January 2014 sees a few changes regarding how the development of the ORDS will be organized, ahead of the full launch later in the year. Our lead developer, David Paine, now drops down to working three days a week on the project, but we welcome to the development team Kristian Kocher, who along with David will be working on the integration of the ORDS with the University’s Single-Sign-On mechanism, the automated back-ups, and the behind-the-scenes work to ensure that the ORDS can be supported as a service by the SysDev team at IT Services into the future. Without this work the ORDS will be difficult to update and maintain, essential for a service that needs to be sustainable in a cost-effective manner. We will also be consulting with PwC to ensure the system is fully secure.
Work on user-facing functionality will not stop: we are currently working to improve sorting and filtering, and we will be fully integrating the schema designer with the rest of the ORDS over the next few months. We’ve also got plenty of known bugs to work through, and I’m sure our early adopters will be able to identify more. Our technical writer, Meriel Patrick, is working on the user documentation and help files for the ORDS.
I am currently in the process of determining the administrative aspects of how the ORDS will be supported and offered to our researchers, including reviewing our options with regards to how it can be sustained financially. I’ll be posting more on this in due course, but at present we are considering how the service may be charged (at a reasonable price) to funding agencies in cases where research projects are bidding for external funds.
Although the ORDS and the Database-as-a-Service software underpinning it are still very much in development, we have put together a 20-minute video illustrating some of the key features of the software in its current form. We hope to start user testing shortly.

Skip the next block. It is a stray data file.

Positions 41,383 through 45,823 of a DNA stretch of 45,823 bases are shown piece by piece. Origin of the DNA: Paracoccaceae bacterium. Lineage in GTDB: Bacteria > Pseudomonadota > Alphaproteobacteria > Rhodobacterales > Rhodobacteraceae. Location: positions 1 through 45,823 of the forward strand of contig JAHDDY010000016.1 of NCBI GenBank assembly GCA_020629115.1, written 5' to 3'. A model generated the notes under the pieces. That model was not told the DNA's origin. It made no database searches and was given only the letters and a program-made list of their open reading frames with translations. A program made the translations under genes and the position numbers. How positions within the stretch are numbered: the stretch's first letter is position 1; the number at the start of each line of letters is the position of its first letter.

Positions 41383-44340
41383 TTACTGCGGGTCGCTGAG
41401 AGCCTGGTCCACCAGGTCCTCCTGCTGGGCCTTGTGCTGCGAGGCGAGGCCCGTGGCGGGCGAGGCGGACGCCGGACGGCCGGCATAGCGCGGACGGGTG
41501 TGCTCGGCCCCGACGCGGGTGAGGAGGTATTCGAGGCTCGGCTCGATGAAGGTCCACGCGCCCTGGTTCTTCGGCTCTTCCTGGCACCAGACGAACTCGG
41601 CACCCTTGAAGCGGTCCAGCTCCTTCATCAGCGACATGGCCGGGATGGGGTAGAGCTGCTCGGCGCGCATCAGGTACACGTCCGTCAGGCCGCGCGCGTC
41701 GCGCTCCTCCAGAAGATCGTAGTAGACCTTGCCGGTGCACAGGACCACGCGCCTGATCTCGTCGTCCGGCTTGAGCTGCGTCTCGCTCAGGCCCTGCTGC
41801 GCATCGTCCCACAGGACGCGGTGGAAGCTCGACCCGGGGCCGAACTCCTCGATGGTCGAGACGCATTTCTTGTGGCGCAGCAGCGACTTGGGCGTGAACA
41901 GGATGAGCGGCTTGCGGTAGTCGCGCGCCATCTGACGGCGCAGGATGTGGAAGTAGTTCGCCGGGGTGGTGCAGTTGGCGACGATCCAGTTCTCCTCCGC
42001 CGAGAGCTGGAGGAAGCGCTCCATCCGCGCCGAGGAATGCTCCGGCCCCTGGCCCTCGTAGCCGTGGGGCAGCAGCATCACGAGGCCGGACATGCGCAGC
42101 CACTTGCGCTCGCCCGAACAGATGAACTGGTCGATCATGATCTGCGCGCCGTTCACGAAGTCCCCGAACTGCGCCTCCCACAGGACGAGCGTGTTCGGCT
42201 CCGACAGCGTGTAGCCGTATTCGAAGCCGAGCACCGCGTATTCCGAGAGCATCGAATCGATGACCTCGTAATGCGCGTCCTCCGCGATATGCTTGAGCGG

In response to feedback, I should note the following:
It really is still in development – we are aware that lots of things don’t quite work yet or are poorly presented.
If you wish to select multiple fields in the query builder, as in the demo, you need to hold down the ‘ctrl’ key.
We’re still working on billing and cost models for the ORDS at Oxford – nothing is set in stone yet regarding how this will work. The forms may look quite different in future.
Data exports will include field names (column headings) – we’ll be fixing that shortly
Besides uploading existing Access database, .csv files (such as spreadsheets exported in this format) can also be uploaded.
The ORDS will enable researchers to create, edit, and share databases of research online. The system makes it easy to add and edit data collaboratively and will in due course enable the publication of sub-sets of research databases to support articles. The system is linked to central back-up and archiving systems to meet the data security and preservation requirements of funders.
An important aspect of the project is establishing what our next set of development priorities needs to be once we’ve finished the job of migrating the DaaS software produced during the VIDaaS Project to its new platform-independent form. By working with researchers and other institutions we hope to get a clearer picture of what our users want, and also to get a better sense of what kinds of business models will be viable in practice to bring the service to a sustainable state.
Thanks to the new funding from the Universities Modernisation Fund we will be able to offer early adopters within Oxford the ORDS for free for a while. This is on a first come, first served basis. If you would potentially be interested in using the ORDS for your research and providing us with suggestions for improvements, please send an email to firstname.lastname@example.org. We will be happy to talk through your research needs with you to make sure that the ORDS is indeed appropriate.
If you are involved in establishing an infrastructure for research data management at another UK university, we’d be interesting in collaborating with you to better understand how we would need to adapt the software to meet your needs. Again, drop us an email at email@example.com.
The ORDS Uptake Project runs until the end of July, 2013.